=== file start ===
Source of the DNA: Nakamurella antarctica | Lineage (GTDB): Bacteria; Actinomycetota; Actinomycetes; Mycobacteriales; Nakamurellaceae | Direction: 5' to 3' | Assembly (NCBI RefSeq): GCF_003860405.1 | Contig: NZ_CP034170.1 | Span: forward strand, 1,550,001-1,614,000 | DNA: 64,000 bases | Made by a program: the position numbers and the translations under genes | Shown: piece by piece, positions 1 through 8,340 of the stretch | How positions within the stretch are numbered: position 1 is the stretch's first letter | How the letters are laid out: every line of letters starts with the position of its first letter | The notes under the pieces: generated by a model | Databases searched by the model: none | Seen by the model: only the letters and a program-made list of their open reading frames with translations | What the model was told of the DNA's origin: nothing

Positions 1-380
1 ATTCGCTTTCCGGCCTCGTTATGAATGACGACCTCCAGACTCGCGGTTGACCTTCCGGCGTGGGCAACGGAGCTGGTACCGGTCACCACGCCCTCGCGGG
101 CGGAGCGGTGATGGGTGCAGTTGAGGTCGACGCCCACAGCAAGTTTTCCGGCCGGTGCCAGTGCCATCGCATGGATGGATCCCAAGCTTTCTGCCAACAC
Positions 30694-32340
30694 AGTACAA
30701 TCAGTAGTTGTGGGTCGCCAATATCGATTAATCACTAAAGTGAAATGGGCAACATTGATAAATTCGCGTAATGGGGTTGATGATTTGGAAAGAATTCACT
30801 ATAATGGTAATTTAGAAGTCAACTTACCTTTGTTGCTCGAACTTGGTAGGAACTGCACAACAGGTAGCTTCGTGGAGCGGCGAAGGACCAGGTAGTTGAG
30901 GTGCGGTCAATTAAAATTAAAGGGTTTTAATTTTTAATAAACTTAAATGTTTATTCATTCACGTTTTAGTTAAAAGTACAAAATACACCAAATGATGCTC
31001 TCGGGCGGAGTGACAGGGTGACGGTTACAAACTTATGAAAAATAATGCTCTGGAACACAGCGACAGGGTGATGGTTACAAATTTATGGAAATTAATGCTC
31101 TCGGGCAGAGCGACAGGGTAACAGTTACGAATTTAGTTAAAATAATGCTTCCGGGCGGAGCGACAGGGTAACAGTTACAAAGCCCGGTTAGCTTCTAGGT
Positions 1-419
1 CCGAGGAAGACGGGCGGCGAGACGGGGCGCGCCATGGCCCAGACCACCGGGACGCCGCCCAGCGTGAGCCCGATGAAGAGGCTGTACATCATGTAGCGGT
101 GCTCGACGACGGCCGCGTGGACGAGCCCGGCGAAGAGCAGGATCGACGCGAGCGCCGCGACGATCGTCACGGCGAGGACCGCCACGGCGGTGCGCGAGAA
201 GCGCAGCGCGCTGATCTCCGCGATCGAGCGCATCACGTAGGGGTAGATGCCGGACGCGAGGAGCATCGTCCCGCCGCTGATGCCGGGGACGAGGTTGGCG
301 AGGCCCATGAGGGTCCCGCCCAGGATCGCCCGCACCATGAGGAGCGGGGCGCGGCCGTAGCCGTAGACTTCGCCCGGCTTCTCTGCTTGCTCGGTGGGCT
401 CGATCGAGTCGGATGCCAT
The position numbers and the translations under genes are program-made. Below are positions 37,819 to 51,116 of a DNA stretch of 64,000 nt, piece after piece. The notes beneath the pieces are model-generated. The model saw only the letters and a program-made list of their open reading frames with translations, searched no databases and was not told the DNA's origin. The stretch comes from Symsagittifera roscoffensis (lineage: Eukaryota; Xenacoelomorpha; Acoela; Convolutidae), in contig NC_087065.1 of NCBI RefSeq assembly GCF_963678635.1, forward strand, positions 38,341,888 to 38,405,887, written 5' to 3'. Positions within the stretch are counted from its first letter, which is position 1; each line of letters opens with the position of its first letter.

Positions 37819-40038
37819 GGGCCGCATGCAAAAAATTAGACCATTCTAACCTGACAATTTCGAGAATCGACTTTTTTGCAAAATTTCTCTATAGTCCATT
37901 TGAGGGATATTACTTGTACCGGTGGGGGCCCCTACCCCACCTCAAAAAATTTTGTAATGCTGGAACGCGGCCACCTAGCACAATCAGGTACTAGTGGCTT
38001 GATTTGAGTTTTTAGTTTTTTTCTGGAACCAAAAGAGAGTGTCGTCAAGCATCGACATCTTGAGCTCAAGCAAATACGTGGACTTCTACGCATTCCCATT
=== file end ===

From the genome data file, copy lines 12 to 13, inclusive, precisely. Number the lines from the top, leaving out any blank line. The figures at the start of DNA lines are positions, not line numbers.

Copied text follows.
Positions 1-419
1 CCGAGGAAGACGGGCGGCGAGACGGGGCGCGCCATGGCCCAGACCACCGGGACGCCGCCCAGCGTGAGCCCGATGAAGAGGCTGTACATCATGTAGCGGT